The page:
How does council decide which streets and suburbs receive trees?

Council has endorsed a 7-year planting plan that outlines priority actions and locations for tree planting. The selection of suburbs for tree planting is determined using State Government canopy mapping, with an emphasis on areas with low canopy coverage and high urban heat. Nonetheless, council welcomes individual customer requests to plant a tree on their verge. You can make a request via My Marion, and we will dispatch a qualified arborist to evaluate your location.

Can I change the tree species which are planned for planting in my street?

When choosing tree species, several factors are considered, such as verge size, soil composition, road proximity, utility infrastructure and street aesthetics. We welcome discussions on these aspects and can provide information about the planned tree species. Although we like to have uniformed species in our streets, we are open to exploring personalised options for your specific verge.

What types of trees do council plant?

Each year, the City of Marion plants approximately 75 distinct species, thereby fostering a vibrant and adaptable urban landscape.

Council strategically incorporates a diverse range of tree species, encompassing both indigenous and non-indigenous varieties, to mitigate risks associated with pests and diseases. Recognising the ongoing influence of climate change on our environment, we actively collaborate with industry stakeholders to cultivate tree species that are resilient to changing climatic conditions.

Will all newly planted trees be drought resistant?

It is important to emphasise that both native and exotic tree species can be drought tolerant. Our arborists are dedicated to carefully selecting and planting trees that are well-suited for their specific environmental conditions. Additionally, the nursery industry undertakes ongoing research on root stocks, tissue culture and cross-breeding of trees to develop climate ready species with drought-tolerant characteristics. Our arborists use this information to make informed decisions regarding the choice of tree species to be planted.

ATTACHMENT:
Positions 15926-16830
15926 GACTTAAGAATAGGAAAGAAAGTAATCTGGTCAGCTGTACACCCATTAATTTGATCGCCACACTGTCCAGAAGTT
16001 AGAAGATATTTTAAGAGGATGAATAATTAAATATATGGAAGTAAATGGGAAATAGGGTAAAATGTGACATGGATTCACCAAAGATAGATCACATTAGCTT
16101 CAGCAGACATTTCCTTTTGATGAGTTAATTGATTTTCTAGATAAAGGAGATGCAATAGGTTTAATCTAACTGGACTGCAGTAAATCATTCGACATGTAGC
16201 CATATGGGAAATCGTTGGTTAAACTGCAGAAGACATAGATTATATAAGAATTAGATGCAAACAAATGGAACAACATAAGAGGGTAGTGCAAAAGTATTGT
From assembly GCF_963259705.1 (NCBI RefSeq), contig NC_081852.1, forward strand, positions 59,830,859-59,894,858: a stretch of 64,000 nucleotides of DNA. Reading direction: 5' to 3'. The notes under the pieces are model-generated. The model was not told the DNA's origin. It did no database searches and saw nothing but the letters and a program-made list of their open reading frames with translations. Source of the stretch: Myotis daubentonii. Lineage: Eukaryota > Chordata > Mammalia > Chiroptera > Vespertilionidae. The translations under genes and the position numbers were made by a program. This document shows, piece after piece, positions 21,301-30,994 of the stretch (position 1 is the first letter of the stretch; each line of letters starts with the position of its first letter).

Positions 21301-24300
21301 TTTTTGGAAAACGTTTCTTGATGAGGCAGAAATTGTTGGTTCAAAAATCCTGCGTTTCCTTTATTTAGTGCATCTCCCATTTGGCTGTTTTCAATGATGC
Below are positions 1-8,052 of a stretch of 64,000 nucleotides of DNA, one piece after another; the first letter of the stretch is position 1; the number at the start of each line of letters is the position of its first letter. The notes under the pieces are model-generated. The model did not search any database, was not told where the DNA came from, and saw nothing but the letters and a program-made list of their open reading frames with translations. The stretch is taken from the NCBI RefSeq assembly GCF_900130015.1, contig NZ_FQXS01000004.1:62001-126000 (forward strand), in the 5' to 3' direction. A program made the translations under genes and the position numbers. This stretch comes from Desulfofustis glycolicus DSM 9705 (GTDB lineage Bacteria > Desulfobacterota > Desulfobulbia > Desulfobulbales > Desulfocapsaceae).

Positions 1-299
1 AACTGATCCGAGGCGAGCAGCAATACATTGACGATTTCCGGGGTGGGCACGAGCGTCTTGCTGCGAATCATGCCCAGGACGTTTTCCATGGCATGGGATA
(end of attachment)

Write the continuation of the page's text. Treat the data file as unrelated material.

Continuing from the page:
Can I plant a tree in my verge?

Not without a permit. In line with Section 221 of the Local Government Act, it is mandatory to obtain a permit before making any alterations to a verge or road which includes planting trees

The council is supportive to planting trees on verges, but it must be undertaken with careful consideration to various factors such as utility services. If you wish to have a tree planted on your verge, please submit a request through My Marion.

Additionally, the Council provides a Verge Incentive Fund for implementing greening initiatives on your verge. Please visit the Verge Incentive Fund FAQs page for more information

Will council water new street trees?

Yes, street trees planted as part of our program will be watered weekly in the first two years and fortnightly in the third year. We always encourage residents to provide supplementary watering particularly in periods of hot weather.

Residents requesting planting or who adopt a tree will receive a bucket and are expected to water their tree.

How can I adopt a tree?

City of Marion residents can help protect old and new trees across the city by adopting a Tree. You can adopt a tree by submitting a request on My Marion.

For more information about adopting a tree, visit the Adopt a Tree page

Additional information